St. Louis Newspaper Condemns “Worthless” City Crime Rankings


For several years, a publishing company has been peddling warmed-over FBI crime data assembled in book form and labeled “city crime ratings,” complains the St. Louis Post-Dispatch in an editorial. Critics argue “that the listings amount to pseudo-scientific junk cynically packaged in the trappings of official law enforcement data to make a fast buck. They are right,” says the newspaper.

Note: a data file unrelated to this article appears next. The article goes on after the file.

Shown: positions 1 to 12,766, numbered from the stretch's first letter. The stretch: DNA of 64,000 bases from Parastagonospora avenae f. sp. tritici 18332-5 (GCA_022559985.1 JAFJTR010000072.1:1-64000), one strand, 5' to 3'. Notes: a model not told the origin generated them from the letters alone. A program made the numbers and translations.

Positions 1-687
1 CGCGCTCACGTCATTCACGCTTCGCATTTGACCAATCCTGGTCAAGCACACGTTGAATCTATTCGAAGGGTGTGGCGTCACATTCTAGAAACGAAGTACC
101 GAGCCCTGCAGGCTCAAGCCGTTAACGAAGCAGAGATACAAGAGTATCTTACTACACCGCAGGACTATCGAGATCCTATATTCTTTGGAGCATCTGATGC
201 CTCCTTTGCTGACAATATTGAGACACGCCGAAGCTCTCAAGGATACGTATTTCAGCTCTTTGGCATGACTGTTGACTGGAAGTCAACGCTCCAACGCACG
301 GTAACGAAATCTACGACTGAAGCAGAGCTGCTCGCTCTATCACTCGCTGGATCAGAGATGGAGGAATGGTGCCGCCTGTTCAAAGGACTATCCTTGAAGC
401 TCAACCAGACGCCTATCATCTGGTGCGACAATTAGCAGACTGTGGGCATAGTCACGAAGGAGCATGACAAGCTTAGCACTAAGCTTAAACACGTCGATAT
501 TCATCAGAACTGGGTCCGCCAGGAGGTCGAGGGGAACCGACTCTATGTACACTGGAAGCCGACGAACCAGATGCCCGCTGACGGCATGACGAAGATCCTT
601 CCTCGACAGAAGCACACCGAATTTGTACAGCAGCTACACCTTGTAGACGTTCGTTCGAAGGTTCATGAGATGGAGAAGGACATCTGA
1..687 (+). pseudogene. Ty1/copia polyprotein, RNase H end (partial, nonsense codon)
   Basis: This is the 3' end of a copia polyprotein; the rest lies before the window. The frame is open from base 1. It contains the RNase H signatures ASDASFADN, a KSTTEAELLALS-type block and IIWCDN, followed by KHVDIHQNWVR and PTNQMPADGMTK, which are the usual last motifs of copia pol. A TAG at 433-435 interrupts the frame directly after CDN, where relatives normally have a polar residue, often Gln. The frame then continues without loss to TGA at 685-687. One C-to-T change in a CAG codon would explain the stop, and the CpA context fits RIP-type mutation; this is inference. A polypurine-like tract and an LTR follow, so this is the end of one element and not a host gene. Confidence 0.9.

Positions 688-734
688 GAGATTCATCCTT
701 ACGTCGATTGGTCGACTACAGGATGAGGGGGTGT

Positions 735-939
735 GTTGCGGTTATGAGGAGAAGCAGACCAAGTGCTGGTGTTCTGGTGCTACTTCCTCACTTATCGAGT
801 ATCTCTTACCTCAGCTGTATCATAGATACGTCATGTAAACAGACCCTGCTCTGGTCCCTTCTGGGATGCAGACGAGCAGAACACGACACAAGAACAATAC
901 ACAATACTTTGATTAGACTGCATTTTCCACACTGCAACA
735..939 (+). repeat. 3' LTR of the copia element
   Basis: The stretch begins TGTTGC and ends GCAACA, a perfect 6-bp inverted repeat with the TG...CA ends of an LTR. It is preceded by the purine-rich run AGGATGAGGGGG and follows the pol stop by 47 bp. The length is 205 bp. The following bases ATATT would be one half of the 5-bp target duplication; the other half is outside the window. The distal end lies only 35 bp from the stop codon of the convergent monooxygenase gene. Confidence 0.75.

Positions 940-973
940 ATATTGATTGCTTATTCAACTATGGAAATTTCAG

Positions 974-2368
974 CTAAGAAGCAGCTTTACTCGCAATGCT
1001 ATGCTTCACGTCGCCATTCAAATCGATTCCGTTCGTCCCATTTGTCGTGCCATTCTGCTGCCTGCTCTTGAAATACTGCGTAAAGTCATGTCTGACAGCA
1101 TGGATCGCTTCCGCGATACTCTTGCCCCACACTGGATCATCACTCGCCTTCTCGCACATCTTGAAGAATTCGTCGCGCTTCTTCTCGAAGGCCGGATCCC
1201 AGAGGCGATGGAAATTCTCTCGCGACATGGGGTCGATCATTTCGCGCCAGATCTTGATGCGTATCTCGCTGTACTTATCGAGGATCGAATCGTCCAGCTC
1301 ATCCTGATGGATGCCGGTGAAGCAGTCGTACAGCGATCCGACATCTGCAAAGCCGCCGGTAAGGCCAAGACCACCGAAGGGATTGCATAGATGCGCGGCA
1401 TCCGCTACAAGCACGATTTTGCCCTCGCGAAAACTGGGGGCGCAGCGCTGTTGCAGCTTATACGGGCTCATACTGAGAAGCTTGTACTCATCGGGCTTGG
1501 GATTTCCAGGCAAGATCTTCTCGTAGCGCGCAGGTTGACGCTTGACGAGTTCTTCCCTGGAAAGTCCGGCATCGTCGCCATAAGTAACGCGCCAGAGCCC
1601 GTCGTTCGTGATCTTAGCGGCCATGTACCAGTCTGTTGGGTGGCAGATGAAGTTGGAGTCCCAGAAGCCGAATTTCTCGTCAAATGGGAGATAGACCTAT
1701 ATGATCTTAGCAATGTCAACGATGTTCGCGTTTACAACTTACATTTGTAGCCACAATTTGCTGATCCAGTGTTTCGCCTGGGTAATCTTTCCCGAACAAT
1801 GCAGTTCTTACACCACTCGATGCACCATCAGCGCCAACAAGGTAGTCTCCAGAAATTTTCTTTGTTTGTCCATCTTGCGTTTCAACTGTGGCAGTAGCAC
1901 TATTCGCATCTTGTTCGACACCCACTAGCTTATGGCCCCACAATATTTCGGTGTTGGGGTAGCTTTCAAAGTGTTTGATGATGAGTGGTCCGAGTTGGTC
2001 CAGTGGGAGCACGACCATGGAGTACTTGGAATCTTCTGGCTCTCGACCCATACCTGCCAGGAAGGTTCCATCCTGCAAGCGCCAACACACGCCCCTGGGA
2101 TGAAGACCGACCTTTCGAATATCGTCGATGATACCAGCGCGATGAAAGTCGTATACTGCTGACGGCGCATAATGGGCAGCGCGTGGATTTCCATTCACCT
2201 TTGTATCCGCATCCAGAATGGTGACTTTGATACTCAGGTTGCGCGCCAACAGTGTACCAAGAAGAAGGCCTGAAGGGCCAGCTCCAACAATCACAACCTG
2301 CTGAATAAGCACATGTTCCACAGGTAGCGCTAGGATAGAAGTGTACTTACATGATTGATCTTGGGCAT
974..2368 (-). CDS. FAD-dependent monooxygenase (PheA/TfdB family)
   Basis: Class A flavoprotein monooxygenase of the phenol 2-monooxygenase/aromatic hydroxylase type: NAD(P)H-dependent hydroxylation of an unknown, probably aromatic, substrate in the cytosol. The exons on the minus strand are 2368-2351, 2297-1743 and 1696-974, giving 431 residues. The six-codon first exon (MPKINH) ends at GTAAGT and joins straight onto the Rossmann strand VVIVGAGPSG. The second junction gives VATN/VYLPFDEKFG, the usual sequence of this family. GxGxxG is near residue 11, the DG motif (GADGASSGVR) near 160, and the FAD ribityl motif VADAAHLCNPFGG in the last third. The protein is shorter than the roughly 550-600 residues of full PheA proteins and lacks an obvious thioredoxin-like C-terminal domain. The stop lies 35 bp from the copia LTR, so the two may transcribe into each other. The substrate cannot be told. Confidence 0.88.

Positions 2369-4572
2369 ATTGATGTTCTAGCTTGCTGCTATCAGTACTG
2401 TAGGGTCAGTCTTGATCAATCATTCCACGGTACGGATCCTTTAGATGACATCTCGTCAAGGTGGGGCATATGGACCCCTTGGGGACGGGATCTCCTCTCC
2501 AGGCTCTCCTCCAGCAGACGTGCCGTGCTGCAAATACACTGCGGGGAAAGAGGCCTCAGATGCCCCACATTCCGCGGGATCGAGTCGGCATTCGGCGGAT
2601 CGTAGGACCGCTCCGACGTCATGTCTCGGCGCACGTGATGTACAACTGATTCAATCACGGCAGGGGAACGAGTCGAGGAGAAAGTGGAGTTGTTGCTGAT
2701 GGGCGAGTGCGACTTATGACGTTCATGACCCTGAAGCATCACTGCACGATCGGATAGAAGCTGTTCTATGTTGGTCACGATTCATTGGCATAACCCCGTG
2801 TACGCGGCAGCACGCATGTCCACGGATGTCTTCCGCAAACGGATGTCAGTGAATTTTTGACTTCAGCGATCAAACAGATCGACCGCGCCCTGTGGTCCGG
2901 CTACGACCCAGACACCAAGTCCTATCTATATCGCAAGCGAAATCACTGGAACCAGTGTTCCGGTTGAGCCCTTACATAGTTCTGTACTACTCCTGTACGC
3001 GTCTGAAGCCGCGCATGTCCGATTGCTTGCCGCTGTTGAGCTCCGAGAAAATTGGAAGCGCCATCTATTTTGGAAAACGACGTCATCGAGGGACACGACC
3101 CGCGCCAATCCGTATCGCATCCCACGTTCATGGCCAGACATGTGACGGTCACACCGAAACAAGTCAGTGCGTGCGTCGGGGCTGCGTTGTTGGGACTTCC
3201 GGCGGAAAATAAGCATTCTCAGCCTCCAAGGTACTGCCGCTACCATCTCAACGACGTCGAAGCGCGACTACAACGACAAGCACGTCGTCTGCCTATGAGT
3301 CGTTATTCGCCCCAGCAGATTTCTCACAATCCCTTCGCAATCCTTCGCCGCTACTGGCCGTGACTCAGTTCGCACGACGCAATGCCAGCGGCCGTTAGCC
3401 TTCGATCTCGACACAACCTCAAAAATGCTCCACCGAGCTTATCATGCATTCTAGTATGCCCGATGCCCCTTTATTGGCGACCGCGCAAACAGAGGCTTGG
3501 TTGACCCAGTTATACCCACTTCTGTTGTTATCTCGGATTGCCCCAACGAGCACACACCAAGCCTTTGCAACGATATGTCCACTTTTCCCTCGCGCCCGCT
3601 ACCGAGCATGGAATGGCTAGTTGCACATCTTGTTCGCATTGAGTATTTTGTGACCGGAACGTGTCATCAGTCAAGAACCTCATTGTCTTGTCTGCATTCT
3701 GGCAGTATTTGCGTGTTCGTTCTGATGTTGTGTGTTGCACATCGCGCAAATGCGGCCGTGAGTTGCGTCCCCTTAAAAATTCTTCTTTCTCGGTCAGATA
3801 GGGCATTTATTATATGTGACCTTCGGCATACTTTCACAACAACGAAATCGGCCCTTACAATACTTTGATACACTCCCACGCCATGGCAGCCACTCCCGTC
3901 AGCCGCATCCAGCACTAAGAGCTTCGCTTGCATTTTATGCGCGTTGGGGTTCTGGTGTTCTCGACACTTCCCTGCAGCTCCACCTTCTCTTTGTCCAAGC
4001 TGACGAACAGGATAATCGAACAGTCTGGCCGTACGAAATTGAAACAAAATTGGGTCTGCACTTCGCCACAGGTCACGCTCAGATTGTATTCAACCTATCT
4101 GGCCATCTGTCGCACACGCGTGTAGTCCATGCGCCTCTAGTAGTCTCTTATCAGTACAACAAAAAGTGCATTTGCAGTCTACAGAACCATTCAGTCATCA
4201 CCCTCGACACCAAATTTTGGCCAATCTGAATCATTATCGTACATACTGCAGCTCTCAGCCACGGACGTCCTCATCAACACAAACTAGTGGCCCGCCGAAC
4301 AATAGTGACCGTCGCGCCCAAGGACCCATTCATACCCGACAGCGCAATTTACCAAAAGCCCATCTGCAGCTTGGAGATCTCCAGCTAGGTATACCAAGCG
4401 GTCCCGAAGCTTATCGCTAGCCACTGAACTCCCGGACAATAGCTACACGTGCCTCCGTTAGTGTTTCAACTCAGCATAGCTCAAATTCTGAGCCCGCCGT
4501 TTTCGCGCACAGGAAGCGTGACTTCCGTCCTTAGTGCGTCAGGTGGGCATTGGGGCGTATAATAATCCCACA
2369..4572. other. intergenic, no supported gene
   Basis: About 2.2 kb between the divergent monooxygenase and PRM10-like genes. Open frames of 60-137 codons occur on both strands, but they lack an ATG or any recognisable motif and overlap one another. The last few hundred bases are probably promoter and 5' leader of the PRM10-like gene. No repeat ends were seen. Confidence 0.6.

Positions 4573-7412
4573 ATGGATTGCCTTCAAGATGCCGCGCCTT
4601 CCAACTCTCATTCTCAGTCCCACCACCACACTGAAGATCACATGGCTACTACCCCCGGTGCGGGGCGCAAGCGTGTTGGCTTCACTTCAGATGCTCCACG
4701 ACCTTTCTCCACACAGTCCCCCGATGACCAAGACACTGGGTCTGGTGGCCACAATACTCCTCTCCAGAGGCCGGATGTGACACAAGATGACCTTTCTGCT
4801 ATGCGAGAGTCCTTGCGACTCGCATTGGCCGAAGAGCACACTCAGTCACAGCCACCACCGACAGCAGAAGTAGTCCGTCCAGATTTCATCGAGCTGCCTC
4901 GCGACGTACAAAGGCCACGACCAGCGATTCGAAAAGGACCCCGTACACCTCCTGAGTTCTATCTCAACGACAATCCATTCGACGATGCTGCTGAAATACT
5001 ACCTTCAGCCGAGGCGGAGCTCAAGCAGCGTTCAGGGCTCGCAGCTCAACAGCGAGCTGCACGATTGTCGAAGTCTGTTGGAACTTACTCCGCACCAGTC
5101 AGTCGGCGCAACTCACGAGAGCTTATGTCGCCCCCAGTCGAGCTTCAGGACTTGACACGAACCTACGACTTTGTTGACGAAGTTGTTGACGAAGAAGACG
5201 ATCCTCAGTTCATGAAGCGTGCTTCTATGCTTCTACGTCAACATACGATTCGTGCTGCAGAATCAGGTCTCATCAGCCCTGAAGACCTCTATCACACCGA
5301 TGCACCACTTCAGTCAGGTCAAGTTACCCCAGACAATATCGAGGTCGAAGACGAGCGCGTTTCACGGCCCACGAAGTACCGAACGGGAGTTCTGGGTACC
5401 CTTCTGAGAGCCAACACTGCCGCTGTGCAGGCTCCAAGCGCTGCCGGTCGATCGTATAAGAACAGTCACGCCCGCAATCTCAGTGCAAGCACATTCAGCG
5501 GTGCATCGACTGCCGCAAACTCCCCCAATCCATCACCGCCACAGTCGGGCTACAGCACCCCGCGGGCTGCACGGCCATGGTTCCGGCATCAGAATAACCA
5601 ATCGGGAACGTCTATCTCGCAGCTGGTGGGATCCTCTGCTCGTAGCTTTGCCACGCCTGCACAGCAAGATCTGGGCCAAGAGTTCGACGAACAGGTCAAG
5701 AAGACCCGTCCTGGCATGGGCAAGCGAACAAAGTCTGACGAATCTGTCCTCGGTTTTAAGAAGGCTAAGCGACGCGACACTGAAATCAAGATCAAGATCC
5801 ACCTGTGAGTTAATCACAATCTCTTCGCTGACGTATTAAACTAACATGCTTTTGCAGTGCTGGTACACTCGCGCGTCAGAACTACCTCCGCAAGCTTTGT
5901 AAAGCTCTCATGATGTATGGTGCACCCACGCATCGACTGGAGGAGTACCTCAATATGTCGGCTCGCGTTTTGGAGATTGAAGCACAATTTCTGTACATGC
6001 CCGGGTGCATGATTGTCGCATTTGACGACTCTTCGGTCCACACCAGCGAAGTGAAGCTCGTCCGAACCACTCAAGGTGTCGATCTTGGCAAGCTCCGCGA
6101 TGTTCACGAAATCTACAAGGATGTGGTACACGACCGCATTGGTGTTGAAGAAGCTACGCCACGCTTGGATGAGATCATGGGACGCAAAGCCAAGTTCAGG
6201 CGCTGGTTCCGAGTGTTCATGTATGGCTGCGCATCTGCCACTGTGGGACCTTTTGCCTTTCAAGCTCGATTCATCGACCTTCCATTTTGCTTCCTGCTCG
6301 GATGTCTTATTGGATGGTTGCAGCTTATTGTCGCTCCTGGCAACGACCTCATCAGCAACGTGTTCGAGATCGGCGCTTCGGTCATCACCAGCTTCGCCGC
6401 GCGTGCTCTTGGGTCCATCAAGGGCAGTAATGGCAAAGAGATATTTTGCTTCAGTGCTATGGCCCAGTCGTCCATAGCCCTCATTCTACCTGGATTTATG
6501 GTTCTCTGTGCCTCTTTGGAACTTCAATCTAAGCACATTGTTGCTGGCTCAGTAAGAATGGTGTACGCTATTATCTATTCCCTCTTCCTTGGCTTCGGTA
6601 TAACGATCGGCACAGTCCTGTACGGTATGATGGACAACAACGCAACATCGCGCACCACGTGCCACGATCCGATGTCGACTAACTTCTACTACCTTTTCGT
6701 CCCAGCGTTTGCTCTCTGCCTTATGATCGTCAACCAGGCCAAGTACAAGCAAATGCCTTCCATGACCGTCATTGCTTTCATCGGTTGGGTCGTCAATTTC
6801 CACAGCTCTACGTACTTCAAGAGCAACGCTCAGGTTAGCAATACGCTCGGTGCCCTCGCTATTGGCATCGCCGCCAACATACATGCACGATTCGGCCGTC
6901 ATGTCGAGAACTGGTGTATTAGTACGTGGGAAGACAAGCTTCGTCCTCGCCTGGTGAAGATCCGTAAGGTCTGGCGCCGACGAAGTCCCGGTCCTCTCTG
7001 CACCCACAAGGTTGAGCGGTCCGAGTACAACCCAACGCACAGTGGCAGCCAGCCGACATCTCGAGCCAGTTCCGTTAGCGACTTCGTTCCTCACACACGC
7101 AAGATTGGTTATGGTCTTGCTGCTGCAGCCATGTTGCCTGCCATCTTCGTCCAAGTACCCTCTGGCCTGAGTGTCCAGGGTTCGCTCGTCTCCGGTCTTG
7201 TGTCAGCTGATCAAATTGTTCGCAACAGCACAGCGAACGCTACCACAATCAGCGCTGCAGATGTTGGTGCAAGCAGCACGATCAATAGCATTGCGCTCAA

The principal complaint is that there is no meaningful way to compare the incidence of crime from city to city, much less any meaningful way to make useful judgments about what city is more dangerous than another. Such “hucksterism” shouldn’t be supressed, says the Post-Dispatch, citing the “constitutional right to cut, paste and publish FBI crime data into meaningless form and puff it up as if it were valuable.” The newspaper warns librarians who may want to purchase the new volume at $55 that “al the data in the book are government statistics available online for free, and the way the book uses numbers renders them worthless.”


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